Doris Day, who passed away this weekend, had the rather unusual position of being one of the most beloved, and yet underrated, acting and singing stars of the Twentieth Century.
She is remembered first and foremost by many as the lead in the fluffy romantic comedies of the late 1950s and early 1960s that paired her with Cary Grant, Rock Hudson, and James Garner. But those films were just the tip of the iceberg of her achievements. Well-made and well-performed though they are, they give little indication of what a great actress Doris Day really could be when she was given material worthy of her talents. Many will cite as one of her best the film directed by Alfred Hitchcock, The Man Who Knew Too Much, in which she introduced the hit song Que Sera Sera – but even that doesn’t contain a performance as good as Love Me or Leave Me, Young Man with a Horn, or Julie. And she wasn’t afraid of courting controversy such as in 1951’s Storm Warning, a Warner Bros social conscience film primarily about the KKK, a movie with a final reel that is still shocking today, and one can only wonder how it got past the censors at the time. And it’s worth reminding ourselves of just how popular she was on the screen – she won the Laurel award for top female star every single year between 1957 and 1964 inclusive.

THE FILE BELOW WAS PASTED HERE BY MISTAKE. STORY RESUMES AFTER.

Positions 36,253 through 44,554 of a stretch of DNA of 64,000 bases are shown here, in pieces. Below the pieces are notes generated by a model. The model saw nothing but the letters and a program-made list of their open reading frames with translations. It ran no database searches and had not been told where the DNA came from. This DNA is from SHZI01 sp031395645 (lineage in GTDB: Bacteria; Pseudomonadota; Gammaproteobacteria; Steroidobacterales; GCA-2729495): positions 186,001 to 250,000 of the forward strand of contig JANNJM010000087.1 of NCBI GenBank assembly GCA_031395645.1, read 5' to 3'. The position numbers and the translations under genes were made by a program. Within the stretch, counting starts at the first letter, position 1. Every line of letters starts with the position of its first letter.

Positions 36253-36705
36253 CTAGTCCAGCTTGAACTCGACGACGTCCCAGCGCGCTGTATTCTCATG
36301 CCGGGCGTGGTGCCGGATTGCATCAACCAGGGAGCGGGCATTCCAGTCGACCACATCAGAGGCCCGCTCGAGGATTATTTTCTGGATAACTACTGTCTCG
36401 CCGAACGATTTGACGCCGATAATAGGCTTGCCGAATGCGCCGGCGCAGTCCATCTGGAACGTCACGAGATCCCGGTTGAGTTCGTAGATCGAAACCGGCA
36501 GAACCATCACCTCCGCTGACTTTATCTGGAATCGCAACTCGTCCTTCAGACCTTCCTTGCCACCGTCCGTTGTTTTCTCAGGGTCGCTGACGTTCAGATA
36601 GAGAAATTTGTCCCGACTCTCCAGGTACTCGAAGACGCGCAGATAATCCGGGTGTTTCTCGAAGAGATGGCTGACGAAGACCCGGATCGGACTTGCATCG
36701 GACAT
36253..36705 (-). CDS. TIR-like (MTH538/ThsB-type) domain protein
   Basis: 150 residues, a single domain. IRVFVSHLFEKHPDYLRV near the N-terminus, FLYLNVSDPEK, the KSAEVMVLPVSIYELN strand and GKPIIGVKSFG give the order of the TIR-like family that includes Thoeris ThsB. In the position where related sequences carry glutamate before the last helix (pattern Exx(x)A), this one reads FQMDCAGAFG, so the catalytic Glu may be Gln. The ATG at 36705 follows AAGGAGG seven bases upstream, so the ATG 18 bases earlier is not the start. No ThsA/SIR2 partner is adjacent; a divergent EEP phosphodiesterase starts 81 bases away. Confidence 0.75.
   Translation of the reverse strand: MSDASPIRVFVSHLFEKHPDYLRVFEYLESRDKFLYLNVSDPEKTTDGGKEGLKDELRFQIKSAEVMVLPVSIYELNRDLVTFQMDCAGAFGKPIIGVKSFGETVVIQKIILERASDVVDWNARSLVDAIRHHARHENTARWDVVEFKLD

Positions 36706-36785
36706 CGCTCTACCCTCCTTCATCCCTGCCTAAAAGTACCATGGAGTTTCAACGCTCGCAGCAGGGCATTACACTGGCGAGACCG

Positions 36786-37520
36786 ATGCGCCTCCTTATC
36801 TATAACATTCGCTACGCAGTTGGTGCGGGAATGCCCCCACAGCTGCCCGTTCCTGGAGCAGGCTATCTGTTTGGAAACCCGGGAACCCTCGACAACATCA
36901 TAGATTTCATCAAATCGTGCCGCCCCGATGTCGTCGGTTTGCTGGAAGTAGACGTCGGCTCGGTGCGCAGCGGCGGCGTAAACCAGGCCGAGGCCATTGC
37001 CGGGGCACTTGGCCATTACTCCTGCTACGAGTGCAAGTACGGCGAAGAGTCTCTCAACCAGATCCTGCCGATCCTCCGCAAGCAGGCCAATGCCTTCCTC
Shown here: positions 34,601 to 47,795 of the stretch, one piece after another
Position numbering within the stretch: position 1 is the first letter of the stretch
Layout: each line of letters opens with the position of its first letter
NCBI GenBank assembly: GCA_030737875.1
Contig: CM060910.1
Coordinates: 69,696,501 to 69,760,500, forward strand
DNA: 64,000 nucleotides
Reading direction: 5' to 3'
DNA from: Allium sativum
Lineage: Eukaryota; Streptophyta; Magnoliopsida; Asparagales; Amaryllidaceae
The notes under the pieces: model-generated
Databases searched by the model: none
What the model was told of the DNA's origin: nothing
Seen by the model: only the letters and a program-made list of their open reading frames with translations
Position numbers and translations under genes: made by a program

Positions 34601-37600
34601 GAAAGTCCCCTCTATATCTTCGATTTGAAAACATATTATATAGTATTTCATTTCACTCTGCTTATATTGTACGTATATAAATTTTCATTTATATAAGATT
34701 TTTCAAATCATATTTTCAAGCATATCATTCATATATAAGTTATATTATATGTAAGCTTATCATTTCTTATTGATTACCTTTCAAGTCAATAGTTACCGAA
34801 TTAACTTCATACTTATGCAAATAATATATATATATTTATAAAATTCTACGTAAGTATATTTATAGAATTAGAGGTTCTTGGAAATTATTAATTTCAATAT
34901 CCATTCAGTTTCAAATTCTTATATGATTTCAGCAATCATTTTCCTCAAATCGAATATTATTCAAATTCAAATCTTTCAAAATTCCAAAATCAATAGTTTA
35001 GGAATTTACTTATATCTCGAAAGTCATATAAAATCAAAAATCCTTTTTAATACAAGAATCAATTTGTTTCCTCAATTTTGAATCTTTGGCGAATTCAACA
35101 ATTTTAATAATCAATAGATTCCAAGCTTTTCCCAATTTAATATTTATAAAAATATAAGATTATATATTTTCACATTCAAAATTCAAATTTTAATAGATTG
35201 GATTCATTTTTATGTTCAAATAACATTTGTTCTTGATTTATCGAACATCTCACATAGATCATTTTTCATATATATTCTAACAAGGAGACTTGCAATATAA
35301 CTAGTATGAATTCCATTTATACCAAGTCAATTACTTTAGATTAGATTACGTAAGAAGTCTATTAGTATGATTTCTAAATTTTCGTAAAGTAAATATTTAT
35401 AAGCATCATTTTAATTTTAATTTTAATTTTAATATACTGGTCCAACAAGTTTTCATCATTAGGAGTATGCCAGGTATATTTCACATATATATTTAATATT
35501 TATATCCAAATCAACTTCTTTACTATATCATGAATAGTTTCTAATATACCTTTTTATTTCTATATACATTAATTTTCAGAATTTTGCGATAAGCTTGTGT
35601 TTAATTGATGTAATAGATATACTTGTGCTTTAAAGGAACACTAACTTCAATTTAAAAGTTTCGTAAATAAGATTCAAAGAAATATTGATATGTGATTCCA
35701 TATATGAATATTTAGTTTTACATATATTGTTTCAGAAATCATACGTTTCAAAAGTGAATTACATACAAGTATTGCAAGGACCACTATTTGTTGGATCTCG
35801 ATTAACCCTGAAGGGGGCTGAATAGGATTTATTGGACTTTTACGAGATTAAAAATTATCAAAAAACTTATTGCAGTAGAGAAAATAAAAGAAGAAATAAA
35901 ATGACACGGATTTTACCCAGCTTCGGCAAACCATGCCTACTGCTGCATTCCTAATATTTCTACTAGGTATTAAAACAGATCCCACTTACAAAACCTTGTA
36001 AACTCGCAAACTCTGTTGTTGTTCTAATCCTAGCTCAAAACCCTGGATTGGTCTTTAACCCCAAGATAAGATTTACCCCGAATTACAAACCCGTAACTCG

But it is her musical achievements that seem forgotten partly thanks to her on-screen stardom. Her string of albums for Columbia from the late 1940s through to the mid-1960s contained mostly first-class renditions of songs from the Great American Songbook. She wasn’t always paired with arrangers of the quality used by the like of Sinatra, but her thoughtful interpretations of the material nearly always made one forget that. Every word was crystal clear, and if any female songstress was going to compete with Frank Sinatra when it came to the intelligent reading of lyrics, then it was Doris Day. Take a look at Mean to Me from Love Me Or Leave Me, as she sings the song with her abusive husband (James Cagney) in the night-club audience. No histrionics, very little volume, just absolute perfection.
Her best known hits were pure pop, but her best recordings found her adding jazz inflections into her interpretations. What Every Girl Should Know is an album with a horrible title and cringe-worthy liner notes, but try and find a better vocal rendition of Mood Indigo by Duke Ellington than the one tucked away on that little-known album.
A year or so after that was recorded, she finally got the chance to do a full-blooded jazz album, paired with pianist Andre Previn (who we have also lost this year). It was called simply “Duet,” and it remains one of the best jazz vocal albums ever recorded, and how it didn’t get recognised at the Grammy’s that year is anybody’s guess. Day and Previn proved to be a dream team, complimenting each other beautifully, and while the album concentrated mostly on ballads, the up-beat jazz numbers were a delight. The version of Close Your Eyes that opens the album may well be the very best recording of Day’s career, and her treatment of Fools Rush In is simply stunning.